The Department of Energy risks imposing "an unnecessary reporting burden" on the oil industry and "inundating policymakers with irrelevant data" under its proposed financial reporting system, the General Accounting Office said yesterday.

At the same time, the system could delay "the collection of relevant information on which energy policy should be based," according to GAO. The GAO report criticized the Department of Energy for failing to document the needs and uses of the financial information it wants from oil companies.

Spokesmen for several major oil companies similarly criticized the proposed financial reporting system at a public hearing July 17.

The GAO assessment came in a report issued yesterday that agency officials had not seen the GAO analysis and had no comment.

The Department of Energy has orders from Congress to develop a system for gathering information from energy companies that could be used to determine national policies on energy production and regulation. A proposed reporting form was released June 22.

The GAO said that although "DOE obtained some suggestions and advice from various parties on data needs and uses, we have found no evidence to indicate that this information dictated the data in DOE's proposed collection form."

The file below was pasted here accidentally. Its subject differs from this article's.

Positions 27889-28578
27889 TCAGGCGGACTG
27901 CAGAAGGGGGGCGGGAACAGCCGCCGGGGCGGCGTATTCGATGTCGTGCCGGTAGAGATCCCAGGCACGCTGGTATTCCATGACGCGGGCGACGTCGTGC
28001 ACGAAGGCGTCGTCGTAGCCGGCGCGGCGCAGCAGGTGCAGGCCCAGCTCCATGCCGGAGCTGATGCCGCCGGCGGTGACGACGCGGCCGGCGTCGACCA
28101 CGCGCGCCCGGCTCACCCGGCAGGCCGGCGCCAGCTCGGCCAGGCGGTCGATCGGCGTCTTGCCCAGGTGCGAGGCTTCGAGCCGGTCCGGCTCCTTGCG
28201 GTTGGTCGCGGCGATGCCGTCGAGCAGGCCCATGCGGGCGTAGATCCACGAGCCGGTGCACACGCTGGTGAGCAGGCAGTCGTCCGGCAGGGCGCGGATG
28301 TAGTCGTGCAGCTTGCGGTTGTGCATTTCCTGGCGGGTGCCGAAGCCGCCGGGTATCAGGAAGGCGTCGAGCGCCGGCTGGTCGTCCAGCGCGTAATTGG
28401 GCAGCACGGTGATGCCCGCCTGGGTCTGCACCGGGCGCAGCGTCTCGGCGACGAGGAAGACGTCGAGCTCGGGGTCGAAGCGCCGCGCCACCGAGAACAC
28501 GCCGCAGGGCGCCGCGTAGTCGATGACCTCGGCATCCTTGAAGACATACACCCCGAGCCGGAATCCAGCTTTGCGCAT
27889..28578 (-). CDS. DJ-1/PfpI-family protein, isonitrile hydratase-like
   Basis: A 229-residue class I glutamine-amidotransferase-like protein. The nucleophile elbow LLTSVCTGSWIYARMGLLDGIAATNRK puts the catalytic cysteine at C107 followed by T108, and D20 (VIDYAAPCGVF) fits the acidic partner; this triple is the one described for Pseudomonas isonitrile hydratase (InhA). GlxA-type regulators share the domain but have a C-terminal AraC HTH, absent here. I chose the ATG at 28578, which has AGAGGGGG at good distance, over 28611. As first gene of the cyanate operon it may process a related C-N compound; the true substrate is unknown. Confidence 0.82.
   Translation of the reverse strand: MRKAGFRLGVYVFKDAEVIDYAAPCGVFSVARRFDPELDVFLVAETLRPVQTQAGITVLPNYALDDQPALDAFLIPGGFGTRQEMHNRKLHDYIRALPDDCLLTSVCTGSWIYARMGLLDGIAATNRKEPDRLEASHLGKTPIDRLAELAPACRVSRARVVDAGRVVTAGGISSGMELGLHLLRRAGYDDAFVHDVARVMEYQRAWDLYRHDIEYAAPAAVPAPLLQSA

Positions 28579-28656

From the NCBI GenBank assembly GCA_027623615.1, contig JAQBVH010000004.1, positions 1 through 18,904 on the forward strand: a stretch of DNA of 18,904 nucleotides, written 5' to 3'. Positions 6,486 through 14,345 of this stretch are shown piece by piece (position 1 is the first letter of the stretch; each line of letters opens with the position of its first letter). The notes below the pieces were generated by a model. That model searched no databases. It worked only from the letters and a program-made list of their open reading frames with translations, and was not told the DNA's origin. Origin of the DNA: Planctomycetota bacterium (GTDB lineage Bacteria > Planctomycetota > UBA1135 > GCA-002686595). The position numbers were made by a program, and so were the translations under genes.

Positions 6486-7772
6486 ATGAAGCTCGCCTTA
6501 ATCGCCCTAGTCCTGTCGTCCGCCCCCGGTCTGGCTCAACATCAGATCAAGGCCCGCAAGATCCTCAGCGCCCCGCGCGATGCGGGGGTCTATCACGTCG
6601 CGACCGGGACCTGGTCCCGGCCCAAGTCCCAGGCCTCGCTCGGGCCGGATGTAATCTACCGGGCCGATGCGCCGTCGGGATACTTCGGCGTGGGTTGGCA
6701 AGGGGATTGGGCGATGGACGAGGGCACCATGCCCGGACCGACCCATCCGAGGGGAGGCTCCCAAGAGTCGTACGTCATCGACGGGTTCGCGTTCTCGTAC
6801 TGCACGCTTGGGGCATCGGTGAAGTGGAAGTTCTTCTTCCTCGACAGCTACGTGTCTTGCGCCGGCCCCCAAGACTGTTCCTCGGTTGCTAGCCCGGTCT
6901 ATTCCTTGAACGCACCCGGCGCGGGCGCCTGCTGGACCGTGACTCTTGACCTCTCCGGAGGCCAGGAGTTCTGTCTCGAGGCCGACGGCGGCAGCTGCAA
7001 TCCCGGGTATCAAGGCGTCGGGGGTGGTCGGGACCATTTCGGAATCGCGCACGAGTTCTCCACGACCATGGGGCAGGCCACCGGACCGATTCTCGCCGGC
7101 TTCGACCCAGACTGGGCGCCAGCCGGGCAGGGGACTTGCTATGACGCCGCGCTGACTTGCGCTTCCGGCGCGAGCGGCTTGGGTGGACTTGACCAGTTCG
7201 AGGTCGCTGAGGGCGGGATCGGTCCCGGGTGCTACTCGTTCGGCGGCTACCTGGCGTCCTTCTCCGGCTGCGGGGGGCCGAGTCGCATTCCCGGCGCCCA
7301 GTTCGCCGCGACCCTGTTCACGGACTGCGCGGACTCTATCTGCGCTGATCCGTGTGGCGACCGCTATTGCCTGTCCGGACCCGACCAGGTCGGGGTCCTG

The reporting system should be designed only after the Energy Department has determined what policy uses will be made of the information, GAO said.

The accounting office also criticized aspects of the proposed reporting system relating to small energy producers, saying the Department of Energy has not yet designed its reporting forms for small producers and further delay could jeopardize the department's timetable for bringing small producers into the reporting system.

Depending on actions by other federal departments, the 29 largest energy companies could be involved in a financial reporting system by late this year, and small producers could be included by mid-1979.

The GAO also said the energy Department's plan to sample only small energy producers - rather than gather information from all companies - was not consistent with the legislation establishing a reporting system.

If the department thinks sampling is the best way to get information from small producers, then it should seek the necessary legislative changes, the GAO said.